I am a big fan of the Google family of online productivity tools. I've used most of them. I've used Google calendar to schedule groups for meetings and deliverable due dates which was lovely in that I could send out reminders via email or text. I've used Google documents to share and seamlessly co-author papers (just like we did for our class assignment). I've also used Google spreadsheets not just for their intended Excel-like qualities, but also to keep track of copy items needed for a website I wrote for. It was really wonderful. With one person in California, another in Ohio and me in New York, we were all able to work together. Nothing fell through the cracks and we all knew what the latest and greatest version was. So I say: Say no to a million attachments and paper shuffling. Say yes to the Google (or really whatever other brand works for you) family of online productivity tools.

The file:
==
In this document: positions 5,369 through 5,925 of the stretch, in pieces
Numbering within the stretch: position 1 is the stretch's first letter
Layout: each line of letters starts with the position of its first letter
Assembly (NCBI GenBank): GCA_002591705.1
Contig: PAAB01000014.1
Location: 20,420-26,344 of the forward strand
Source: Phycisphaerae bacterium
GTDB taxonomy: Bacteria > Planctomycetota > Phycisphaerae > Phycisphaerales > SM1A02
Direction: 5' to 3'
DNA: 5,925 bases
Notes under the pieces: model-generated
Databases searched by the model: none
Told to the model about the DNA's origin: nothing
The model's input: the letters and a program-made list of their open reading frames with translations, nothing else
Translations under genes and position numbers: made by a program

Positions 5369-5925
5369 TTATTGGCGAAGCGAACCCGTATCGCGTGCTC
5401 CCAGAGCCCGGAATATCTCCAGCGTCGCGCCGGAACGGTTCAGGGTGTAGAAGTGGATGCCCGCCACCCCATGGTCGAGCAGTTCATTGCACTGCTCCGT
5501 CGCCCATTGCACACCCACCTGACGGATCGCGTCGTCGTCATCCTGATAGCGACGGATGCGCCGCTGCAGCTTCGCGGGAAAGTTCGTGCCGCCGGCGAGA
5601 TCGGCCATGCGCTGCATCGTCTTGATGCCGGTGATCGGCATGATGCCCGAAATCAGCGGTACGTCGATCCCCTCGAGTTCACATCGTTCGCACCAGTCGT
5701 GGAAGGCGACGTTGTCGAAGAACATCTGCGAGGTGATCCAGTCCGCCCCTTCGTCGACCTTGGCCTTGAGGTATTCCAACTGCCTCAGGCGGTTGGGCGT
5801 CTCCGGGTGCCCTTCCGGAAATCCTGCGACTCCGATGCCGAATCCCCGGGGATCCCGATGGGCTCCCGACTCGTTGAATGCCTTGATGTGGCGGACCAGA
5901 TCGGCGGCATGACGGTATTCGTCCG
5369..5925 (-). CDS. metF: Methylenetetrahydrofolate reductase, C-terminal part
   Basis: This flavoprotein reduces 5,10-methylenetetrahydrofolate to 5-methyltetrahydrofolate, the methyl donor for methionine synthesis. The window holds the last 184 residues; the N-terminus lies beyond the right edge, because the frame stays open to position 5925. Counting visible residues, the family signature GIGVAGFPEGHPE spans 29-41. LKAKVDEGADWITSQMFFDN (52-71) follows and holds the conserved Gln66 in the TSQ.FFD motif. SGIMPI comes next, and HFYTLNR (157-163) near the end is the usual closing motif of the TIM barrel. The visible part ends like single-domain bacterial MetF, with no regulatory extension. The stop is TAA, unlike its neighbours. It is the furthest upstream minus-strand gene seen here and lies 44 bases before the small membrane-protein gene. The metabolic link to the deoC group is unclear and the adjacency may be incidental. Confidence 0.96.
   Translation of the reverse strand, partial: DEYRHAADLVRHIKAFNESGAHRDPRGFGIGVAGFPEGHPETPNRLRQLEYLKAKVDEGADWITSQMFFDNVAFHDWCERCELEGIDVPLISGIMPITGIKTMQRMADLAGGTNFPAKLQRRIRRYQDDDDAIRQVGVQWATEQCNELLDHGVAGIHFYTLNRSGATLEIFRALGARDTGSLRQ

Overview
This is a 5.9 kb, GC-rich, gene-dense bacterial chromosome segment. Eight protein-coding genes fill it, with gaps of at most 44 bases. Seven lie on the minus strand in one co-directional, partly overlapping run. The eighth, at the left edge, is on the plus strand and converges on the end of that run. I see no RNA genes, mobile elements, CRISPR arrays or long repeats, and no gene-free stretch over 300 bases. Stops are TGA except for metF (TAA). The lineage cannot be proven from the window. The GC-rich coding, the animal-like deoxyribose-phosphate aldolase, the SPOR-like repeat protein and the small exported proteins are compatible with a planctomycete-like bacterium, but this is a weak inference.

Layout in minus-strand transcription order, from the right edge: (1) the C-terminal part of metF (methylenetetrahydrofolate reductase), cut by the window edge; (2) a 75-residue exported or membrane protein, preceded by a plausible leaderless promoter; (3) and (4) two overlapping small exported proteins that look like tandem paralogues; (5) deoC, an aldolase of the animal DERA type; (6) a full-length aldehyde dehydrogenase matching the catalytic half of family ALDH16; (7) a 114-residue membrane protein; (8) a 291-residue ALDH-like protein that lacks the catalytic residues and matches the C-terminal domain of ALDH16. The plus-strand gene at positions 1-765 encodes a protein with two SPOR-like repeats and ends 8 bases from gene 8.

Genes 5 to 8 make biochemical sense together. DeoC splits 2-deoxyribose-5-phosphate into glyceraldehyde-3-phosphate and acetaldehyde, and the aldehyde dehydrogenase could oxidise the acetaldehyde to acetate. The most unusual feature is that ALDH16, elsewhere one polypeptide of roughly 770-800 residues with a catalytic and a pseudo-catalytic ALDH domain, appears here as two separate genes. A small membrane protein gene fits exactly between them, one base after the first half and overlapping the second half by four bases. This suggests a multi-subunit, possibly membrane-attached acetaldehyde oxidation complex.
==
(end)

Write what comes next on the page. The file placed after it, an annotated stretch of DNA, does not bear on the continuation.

So, I was checking out the Web 2.0 Awards list and stumbled upon my old friend craigslist. I'm not really sure why, but for whatever reason, I never mentally lumped it in with all of the other 2.0 applications. But there it was, in its rightful place of #1 Classified/Directory. I was beginning to plan my move to the Bay Area when craigslist first came on the scene. It was only available in the SF Bay Area and it had a limited number of listing categories. I looked for apartments there; I looked for jobs there; I found my awesome formica table set there. And then it began to grow, expanding to most major and semi-major cities in the U.S. as well as other countries. And it did all of this rather quietly. Word just spread organically and now it has become a well known go-to resource. It filled a need and grew, Grew, GREW but without losing its focus: free, easy access to classifieds online. (Well, everything isn't free to the poster anymore, but the prices aren't exhorbitant either.) It became a quiet giant with a simple design and concept, but great stretch and ability. It really just integrated itself into my web library without my thinking about it as opposed to the other 2.0 apps with cutesy logos and grand aspirations. This may be why I was surprised to find it posted in the award list. But, if we were all to vote for the grand web 2.0 application to beat them all, my vote would go to craigslist, hands down.
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